NVA units and supplies were continuously coming down what was dubbed the ‘Ho Chi Minh Trail’ (HCM trail), a complex, semi-concealed network of roads, trails, waterways, and mountain paths originating in North Vietnam, looping through the border areas of neutral Laos and Cambodia, and crossing into SVN at various points. These were well-trained, well-equipped, uniformed units that entered the fray alongside the VC. For the North Vietnamese troops, coming down the trail was a long, arduous journey, all the more so given steady US bombing the length of the route. Still they came, and, since the NVA and VC traveled light, only modest amounts of materiel had to make it through the gauntlet to supply them in the battle zone.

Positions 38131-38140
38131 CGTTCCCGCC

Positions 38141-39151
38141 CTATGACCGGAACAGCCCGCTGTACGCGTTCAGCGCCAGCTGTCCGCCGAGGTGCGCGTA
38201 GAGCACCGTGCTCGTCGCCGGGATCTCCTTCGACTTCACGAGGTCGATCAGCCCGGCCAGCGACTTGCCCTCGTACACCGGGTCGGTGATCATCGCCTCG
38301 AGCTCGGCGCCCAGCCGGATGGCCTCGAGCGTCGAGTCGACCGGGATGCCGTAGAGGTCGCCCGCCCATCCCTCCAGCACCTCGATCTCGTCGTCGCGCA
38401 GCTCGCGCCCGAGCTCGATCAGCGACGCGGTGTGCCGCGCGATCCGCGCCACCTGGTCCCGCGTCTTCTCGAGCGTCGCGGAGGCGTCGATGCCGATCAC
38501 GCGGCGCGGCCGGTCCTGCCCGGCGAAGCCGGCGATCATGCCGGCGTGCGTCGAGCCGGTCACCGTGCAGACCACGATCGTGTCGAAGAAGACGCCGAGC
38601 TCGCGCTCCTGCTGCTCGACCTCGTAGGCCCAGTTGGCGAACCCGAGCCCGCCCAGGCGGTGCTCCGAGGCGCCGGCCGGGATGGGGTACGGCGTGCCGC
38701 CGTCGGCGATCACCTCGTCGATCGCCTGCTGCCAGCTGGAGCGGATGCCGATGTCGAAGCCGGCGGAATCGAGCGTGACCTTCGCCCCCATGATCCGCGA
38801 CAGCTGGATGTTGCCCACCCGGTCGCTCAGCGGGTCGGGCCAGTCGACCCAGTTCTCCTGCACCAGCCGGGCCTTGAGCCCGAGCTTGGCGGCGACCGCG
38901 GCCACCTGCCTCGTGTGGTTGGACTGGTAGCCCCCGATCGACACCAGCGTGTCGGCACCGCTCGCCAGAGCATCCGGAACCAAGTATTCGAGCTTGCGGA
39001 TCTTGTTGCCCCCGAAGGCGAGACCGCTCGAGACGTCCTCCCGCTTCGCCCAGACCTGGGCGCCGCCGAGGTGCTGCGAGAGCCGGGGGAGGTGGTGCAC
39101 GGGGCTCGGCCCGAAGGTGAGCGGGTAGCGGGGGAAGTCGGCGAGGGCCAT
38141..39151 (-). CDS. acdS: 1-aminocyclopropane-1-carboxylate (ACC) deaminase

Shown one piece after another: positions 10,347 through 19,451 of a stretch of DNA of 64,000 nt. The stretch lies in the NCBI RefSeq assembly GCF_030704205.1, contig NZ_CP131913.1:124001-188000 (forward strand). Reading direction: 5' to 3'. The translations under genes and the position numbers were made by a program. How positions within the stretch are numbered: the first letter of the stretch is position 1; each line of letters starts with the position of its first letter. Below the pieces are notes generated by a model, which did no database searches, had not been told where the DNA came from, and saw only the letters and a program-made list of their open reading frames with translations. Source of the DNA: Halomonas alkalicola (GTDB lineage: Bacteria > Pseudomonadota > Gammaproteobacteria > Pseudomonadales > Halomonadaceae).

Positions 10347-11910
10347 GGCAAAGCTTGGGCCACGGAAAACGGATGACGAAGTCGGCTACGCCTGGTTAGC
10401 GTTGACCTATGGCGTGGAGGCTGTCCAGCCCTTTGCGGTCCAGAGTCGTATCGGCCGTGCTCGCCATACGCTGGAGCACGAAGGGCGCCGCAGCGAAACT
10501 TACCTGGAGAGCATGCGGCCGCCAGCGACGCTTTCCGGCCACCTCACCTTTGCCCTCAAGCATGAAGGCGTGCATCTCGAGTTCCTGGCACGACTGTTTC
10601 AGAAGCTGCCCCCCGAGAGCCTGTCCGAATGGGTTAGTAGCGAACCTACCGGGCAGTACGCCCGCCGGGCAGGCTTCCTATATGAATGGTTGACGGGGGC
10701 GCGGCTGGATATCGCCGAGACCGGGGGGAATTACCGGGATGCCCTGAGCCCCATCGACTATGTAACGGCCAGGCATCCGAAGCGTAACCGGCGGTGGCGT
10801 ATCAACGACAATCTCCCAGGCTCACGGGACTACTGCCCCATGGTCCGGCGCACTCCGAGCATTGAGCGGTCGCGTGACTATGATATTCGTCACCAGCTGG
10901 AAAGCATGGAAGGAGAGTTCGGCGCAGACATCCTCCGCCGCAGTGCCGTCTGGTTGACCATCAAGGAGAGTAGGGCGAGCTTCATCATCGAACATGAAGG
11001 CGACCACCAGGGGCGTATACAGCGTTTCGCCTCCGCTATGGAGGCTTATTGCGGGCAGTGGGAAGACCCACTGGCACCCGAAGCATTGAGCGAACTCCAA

began assaulting as soon as contact was made....They immediately made physical contact with us and stay[ed] as close as possible, even between our ranks....so that we couldn't use [our] artillery or air strikes.
NVA Assault Troops
The counter-tactic worked so well for the 174th Regiment that word went out to all NVA commands in SVN to use it. As the war ground on, US commanders changed and adapted their tactics accordingly, but of course it was too late for the men of Company A of the 173rd Airborne.